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26 December 2019 22:36

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worzel gummidge

Worzel Gummidge soundtrack: Who performs the songs in new TV version? Picture: BBC By Tom Eames Worzel Gummidge is back on our screens in a fantastic new adaptation from Mackenzie Crook. The classic 1970s children's show - based on the books by Barbara Euphan Todd - has been reimagined for 2019 by actor and writer Mackenzie Crook, star of The Office and Detectorists. The new version premiered on BBC One on Boxing Day, with a second episode following the next day. It stars Crook as the scarecrow title character, with guest stars including Sir Michael Palin, Steve Pemberton and Zoe Wanamaker.

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One of the highlights of the new series is its stunning folk soundtrack, but who performs the memorable music? Northumberland band The Unthanks have written and performed the soundtrack for Worzel Gummidge, having previously provided two songs for Crook's previous sitcom Detectorists. The Unthanks are led by sisters Becky and Rachel Unthank, alongside Adrian McNally, Niopha Keegan and Chris Price. One song on the soundtrack is titled 'The Scarecrow Knows', which you can hear a snippet of below: The Worzel Gummidge soundtrack was mainly devised and scored by Unthanks pianist and producer Adrian McNally, with futher contributions from Rachel Unthank, and performed by the whole band. Sadly, the soundtrack is currently unavailable to stream or buy, but fingers crossed it will be made available in the near future.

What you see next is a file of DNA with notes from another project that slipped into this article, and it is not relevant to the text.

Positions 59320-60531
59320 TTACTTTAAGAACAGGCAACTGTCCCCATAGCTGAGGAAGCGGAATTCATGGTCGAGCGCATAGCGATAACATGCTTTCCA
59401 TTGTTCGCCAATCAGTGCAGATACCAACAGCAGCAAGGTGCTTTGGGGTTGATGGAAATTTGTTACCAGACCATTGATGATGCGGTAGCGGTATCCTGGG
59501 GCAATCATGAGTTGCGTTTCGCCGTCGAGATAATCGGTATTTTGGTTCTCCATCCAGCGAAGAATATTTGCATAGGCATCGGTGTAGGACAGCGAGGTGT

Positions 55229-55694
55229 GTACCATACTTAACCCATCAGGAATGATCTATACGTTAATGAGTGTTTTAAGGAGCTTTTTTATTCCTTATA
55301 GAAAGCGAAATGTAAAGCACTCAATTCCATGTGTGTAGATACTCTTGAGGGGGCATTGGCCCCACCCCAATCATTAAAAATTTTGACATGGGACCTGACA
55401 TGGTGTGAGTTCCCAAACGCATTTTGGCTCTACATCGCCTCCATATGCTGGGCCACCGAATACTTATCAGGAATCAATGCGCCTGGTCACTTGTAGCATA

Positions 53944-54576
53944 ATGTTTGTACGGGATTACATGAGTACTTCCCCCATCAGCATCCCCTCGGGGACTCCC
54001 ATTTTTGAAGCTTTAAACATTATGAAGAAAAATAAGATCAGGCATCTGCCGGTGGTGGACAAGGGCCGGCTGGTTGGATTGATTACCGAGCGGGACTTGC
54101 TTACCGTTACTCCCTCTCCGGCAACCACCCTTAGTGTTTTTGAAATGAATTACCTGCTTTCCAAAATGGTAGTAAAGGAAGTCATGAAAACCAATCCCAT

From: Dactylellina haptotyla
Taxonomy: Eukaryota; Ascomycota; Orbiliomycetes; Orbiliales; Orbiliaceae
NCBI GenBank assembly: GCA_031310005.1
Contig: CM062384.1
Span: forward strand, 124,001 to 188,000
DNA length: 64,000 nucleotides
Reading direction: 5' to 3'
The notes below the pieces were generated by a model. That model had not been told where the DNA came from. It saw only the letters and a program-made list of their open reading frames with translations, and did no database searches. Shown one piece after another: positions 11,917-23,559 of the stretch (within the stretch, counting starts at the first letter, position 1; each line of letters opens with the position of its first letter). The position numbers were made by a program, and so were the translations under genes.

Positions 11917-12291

Listen to 'Magpie' by The Unthanks below: Sign up to FREE daily email alerts from mirror - celebs Subscribe Thank you for subscribing We have more newsletters Show me See our privacy notice Could not subscribe, try again later Invalid Email Worzel Gummidge terrified viewers tonight when he returned to screens for a new BBC adaptation. The famous scarecrow, played by The Office star Mackenzie Crook, was back for a two-part Christmas special. The new series received glowing reviews from viewers, who were immediately taken back to their childhood. However, some scared viewers feared they would be having nightmares all over again. Mackenzie's Worzel was compared to A Nightmare on Elm Street villain Freddy Krueger. (Image: BBC/Leopard Pictures/Matt Burlem) (Image: BBC/Leopard Pictures/Amanda Searle) One viewer tweeted: "Hope there aint too many wee kids watching this, poor things will be scared s***less." "Jesus Mary and Joseph Worzel scared me as a kid, this one's going to give me bloody nightmares," added another. A third said: "I've only seen pics from the new #WorzelGummidge but has no one asked why he looks like the lovechild of Freddy Kruger & an Ood? I'm already terrified! "As someone who is terrified of scarecrows due to Jeepers Creepers #WorzelGummidge is not helping!!!," said a fourth. Despite some initial fears, the new series received high praise from tonnes of viewers who fell in love with the new adaptation. One fan said: "This is fantastic. Mackenzie Crook-what a great writer and director. Perfect Boxing Day viewing" "Mackenzie Crook is an understated genius: #WorzelGummidge is SO atmospheric. Loved his nod to the old series when he said 50/50 chance, guessing which way he would fall every week is an early memory. I hope kids latch onto this like we did," added another. A third said: "I'm half watching my 7 year old while watching #WorzelGummidge This is why its lovely bring back an old classic with a modern story. He's engrossed. He's the real critic. Fresh eyes enjoying an old idea." There have been some major changes to the new adaptation from the previous outing. In the original TV series, Aunt Sally and Worzel were very much in love, but she has been replaced by a darker version. Actress Vicki Pepperdine has told how her version of the fairground doll is a far cry from the 1980s character made famous by Una Stubbs. She said: "Our Aunt Sally, like the Aunt Sally in the original 1930s books, has been retired from fairground work and is now residing in a dusty old museum and doesn't get out. She's quite lonely, and angry that she's been left 'to rot'." (Image: BBC/Leopard Pictures/Amanda Searle) Mackenzie has revealed that he tested the show out on his own children Jude, 16, and 11-year-old Scout. He said: "As I was writing it I was reading it to them and I could quite easily see the bits they found funny and the bits that lost their interest. "Kids these days are actually into conservation, it is not a chore or something they are being preached at about. "My daughter specifically is all about the environment and recycling – it is a fun thing for her rather than a chore so hopefully they will embrace it." *Worzel Gummidge, BBC1, Boxing Day, 6.20pm.

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